/ 14 November 2022

Curator celebrates black joy and aesthetics

Strong convictions: Koyo Kouoh is the curator of the Zeitz Museum of Contemporary Art Africa in Cape Town, which houses the largest private collection of contemporary art from Africa and its diaspora in the world. (Mikhailia Petersen)

Koyo Kouoh’s forward-thinking nature is artistically critical, yet embedded in the world of imagination. This might just be what is required of Kouoh, who is executive director and chief curator of Cape Town’s Zeitz Museum of Contemporary Art Africa. 

She has done more than many in the art world to create space for Africa’s artists to prosper. Kouoh is an advocate for African art practices but a bold critic of how art is used and perceived. From Douala to Dakar and Basel to Cape Town, Kouoh’s legacy celebrates the joy and other forces of black culture. 

“With art and the artists in general, I want to be at their service in the best possible way. I believe in the artistic language, the imaginary, the space of the spiritual and to serve that space,” says Kouoh.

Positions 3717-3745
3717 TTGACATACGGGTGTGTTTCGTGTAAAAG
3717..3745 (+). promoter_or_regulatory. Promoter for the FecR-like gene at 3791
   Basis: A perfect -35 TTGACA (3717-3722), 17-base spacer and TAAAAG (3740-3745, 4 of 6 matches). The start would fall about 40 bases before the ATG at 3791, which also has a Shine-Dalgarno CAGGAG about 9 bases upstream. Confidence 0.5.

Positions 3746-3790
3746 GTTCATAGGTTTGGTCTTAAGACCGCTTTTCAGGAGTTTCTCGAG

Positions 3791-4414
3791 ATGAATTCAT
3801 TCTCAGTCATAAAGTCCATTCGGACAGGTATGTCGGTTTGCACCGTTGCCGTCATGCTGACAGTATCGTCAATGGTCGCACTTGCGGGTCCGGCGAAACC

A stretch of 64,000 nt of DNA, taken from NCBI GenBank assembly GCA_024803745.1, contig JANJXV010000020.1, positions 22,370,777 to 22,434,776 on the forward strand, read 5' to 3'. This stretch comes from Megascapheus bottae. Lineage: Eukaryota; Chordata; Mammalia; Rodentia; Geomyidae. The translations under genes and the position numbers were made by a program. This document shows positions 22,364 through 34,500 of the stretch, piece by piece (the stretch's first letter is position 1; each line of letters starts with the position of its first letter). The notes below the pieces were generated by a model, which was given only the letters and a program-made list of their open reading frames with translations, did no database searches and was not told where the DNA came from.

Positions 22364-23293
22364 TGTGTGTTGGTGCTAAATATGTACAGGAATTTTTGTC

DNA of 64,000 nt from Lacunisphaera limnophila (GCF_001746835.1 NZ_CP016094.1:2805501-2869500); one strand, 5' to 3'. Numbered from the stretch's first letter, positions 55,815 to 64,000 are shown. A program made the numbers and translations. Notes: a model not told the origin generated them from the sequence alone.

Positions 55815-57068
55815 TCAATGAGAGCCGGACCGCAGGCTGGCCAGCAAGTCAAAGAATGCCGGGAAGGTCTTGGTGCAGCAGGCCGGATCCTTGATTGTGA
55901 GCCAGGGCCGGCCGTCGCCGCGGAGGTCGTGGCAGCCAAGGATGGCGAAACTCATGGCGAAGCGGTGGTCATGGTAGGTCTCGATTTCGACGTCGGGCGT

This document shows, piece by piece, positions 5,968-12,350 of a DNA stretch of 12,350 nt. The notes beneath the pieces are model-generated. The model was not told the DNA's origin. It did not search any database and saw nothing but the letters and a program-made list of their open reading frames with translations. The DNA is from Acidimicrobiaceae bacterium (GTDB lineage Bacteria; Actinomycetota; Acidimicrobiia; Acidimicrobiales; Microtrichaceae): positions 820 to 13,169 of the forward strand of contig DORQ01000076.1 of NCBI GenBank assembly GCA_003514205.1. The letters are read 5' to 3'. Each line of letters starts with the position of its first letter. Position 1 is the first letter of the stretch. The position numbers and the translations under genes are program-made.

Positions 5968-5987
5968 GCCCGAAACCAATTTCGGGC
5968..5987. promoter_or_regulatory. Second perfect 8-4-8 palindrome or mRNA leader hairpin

A career of reflection, rejoicing, respect

Born in the Cameroonian city of  Douala, Kouoh founded the RAW Material Company arts centre and residency programme in Dakar, Senegal, in 2008, before moving to South Africa in 2019, where she is serving a tenure at Zeitz MOCAA. Owned by German businessman Jochen Zeitz, the institution holds the world’s largest private collection of contemporary art from Africa and its diaspora. 

Between these major career milestones, Kouoh’s career has transcended borders — and the African continent. In London, she briefly was curator of the education programme at the 1–54 Contemporary African Art Fair. She has made two stops in Bamako, Mali, where she co-curated Rencontres Africaines de la Photographie (African Photography Encounters) in 2001 and again in 2003. In 2016, she was curator of EVA International, Ireland’s contemporary art biennial.

Kouoh’s career is inspired by Ghanian writer Margaret Busby’s anthology Daughters of Africa, a collection of writings by women of African descent, from ancient Egypt to the present day. This collection of voices and stories from the diaspora is a representation of Kouoh’s work, which does just this. Her curatorial career brings African voices, stories, and experiences into society.